Metaphor and Meaning in Early China
Posted on 15. Mar, 2011 by James Miller
|Title||Metaphor and Meaning in Early China|
|Publication Type||Journal Article|
|Year of Publication||2011|
|Pagination||1 - 30|
|Keywords||Chinese philosophy, Chinese thought, Embodied cognition, Emotion, Metaphor|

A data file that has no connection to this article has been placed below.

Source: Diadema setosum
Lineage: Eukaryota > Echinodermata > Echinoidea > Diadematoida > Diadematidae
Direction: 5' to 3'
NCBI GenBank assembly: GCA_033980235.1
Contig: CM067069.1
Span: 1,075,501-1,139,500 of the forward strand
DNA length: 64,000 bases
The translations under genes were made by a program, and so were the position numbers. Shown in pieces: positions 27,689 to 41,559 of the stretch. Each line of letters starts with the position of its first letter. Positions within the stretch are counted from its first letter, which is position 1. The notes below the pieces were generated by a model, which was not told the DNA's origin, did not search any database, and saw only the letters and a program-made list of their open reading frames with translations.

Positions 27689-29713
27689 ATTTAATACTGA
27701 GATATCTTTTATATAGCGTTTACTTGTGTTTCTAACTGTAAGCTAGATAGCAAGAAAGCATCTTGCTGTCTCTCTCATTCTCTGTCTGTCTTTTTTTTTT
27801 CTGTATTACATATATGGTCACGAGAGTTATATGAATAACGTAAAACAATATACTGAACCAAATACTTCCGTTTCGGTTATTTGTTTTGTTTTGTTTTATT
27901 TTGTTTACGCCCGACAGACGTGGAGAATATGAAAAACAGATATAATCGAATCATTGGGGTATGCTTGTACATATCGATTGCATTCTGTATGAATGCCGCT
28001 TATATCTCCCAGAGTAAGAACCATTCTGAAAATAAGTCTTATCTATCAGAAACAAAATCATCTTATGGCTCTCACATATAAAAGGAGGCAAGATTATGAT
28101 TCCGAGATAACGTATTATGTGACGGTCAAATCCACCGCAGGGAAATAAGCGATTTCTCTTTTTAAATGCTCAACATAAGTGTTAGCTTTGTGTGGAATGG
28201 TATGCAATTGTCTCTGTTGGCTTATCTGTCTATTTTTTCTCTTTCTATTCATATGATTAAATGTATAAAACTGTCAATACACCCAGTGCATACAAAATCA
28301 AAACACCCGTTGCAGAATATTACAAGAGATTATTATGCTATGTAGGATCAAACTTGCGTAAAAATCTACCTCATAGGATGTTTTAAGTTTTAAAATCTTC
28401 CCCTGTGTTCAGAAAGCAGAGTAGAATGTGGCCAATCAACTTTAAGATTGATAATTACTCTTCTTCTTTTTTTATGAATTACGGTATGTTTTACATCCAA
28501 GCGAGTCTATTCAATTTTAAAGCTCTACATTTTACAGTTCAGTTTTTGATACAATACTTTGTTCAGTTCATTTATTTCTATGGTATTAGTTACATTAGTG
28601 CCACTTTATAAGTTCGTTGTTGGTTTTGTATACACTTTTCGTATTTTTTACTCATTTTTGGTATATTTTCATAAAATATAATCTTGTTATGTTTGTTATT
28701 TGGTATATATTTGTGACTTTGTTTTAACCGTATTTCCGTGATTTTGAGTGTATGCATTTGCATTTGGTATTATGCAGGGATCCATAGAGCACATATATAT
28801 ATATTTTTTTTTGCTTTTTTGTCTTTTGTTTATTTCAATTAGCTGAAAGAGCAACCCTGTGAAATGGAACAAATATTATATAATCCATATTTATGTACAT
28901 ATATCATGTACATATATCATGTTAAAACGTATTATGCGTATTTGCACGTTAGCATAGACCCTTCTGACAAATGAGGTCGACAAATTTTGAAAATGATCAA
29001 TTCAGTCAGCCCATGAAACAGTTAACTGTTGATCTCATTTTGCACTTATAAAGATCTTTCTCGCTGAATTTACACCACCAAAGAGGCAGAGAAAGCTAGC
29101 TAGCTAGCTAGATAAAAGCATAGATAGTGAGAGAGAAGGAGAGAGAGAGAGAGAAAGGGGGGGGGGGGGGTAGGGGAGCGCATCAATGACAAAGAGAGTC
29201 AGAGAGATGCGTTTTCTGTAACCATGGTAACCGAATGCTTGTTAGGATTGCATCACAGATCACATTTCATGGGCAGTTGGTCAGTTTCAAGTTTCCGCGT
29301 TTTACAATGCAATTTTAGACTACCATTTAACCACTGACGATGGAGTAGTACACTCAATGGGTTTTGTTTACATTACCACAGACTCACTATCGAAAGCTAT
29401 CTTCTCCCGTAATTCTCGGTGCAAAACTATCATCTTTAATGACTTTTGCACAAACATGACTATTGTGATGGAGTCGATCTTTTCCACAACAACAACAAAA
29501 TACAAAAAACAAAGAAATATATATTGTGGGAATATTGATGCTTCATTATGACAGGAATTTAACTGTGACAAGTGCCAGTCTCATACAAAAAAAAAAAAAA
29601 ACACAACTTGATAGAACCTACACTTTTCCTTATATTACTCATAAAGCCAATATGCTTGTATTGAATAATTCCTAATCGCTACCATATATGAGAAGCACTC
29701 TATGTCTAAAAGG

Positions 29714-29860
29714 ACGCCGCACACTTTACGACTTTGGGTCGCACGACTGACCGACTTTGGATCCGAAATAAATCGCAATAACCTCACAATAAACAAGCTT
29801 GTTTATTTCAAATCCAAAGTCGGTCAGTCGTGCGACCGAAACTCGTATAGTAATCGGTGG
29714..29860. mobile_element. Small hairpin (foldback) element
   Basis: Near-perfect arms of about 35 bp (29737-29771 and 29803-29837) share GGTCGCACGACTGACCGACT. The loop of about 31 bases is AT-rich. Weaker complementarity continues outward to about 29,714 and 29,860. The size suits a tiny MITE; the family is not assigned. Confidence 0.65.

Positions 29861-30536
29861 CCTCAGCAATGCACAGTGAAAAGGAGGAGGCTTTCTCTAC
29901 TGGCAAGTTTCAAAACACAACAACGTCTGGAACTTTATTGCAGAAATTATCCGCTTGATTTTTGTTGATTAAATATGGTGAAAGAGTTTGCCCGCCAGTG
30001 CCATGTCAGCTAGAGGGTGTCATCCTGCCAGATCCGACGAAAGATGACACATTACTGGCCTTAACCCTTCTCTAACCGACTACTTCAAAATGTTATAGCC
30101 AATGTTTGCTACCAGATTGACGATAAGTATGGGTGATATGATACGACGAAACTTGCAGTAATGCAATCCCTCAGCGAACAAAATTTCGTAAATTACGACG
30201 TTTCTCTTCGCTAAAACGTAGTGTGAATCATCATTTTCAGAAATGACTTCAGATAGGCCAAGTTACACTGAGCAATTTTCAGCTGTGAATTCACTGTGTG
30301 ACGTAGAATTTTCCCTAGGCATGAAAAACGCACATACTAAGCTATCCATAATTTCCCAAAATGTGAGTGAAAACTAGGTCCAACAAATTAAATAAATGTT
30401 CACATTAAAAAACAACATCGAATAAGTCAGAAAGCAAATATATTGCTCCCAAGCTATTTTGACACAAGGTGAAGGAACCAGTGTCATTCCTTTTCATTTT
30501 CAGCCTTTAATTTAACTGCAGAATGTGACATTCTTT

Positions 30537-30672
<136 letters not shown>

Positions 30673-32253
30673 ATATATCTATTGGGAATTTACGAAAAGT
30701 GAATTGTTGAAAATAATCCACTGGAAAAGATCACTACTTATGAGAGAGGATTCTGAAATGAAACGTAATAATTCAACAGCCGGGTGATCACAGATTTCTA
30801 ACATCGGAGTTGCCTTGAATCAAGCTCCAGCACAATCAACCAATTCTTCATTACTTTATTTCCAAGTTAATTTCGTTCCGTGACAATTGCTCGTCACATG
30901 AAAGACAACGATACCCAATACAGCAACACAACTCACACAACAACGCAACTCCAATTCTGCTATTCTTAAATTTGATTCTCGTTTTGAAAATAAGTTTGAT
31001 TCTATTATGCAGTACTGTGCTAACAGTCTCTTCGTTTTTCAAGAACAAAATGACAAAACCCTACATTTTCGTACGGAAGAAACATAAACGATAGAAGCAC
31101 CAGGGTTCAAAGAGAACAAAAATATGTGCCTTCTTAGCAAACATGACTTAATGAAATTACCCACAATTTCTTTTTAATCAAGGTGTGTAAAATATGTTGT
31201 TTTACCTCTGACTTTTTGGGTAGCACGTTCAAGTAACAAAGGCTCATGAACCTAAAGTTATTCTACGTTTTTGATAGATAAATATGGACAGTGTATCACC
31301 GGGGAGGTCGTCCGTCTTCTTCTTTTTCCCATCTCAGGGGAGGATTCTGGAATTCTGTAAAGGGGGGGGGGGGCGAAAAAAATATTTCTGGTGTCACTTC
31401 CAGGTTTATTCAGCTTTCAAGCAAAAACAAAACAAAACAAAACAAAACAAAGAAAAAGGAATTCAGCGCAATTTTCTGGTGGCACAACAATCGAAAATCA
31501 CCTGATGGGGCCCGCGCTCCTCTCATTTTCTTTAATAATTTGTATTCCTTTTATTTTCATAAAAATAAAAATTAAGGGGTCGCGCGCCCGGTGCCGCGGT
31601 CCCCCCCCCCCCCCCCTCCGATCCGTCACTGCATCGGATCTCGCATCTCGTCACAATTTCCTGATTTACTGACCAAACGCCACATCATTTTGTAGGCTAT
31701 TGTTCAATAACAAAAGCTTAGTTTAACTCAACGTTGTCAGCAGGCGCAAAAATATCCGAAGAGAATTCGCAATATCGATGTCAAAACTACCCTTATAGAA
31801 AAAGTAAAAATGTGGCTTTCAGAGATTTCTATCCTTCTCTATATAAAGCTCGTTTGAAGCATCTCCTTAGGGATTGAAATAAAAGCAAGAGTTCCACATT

Western scholarship on early Chinese thought has tended to either dismiss the foundational role of metaphor or to see it as a uniquely Chinese mode of apprehending the world. This article argues that, while human cognition is in fact profoundly dependent on imagistic conceptual structures, such dependence is by no means a unique feature of Chinese thought. The article reviews empirical evidence supporting the claims that human thought is fundamentally imagistic; that sensorimotor schemas are often used to structure our understanding of abstract concepts; that these schemas can be selectively combined to result in novel structures; and that there are inextricable connections between body, emotion, and thought in both everyday and philosophical cognition. It also provides a review of a recent trend where, explicitly or not, scholars from a variety of backgrounds have begun to take metaphor more seriously as a foundational bearer of philosophical meaning in early China.